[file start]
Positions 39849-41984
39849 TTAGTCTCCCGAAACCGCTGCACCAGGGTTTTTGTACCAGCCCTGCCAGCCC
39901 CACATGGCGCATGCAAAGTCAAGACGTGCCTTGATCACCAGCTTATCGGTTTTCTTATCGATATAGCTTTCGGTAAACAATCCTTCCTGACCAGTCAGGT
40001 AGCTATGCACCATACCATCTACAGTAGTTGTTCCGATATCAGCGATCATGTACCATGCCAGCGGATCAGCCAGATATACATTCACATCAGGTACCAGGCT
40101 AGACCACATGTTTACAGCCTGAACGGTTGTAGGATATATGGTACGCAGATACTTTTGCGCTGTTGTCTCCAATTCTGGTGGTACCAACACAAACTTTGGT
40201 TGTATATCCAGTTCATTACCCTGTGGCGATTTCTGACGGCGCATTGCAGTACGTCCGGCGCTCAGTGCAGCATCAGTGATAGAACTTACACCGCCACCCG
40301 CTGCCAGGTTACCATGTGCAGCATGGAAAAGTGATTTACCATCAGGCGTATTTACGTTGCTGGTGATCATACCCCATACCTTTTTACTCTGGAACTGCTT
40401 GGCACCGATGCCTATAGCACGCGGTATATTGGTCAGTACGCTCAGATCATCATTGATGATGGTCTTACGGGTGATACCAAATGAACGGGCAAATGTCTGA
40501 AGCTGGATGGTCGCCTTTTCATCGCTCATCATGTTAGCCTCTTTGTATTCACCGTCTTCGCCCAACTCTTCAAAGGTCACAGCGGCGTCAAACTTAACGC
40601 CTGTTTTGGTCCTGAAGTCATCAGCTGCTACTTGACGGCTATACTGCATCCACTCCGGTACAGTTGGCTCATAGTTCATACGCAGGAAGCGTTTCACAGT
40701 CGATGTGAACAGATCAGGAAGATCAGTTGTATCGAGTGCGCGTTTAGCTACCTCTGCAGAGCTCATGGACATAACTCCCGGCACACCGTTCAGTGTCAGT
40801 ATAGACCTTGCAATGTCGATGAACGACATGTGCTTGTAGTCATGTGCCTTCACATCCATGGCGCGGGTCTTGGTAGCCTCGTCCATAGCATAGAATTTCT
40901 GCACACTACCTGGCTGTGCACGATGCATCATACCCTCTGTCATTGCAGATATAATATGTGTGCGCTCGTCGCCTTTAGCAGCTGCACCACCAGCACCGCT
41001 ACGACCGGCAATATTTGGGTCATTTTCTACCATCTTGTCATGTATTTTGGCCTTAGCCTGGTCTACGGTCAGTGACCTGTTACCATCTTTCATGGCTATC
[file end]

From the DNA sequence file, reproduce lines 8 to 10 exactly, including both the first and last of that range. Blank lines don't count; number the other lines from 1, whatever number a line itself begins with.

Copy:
40401 GGCACCGATGCCTATAGCACGCGGTATATTGGTCAGTACGCTCAGATCATCATTGATGATGGTCTTACGGGTGATACCAAATGAACGGGCAAATGTCTGA
40501 AGCTGGATGGTCGCCTTTTCATCGCTCATCATGTTAGCCTCTTTGTATTCACCGTCTTCGCCCAACTCTTCAAAGGTCACAGCGGCGTCAAACTTAACGC
40601 CTGTTTTGGTCCTGAAGTCATCAGCTGCTACTTGACGGCTATACTGCATCCACTCCGGTACAGTTGGCTCATAGTTCATACGCAGGAAGCGTTTCACAGT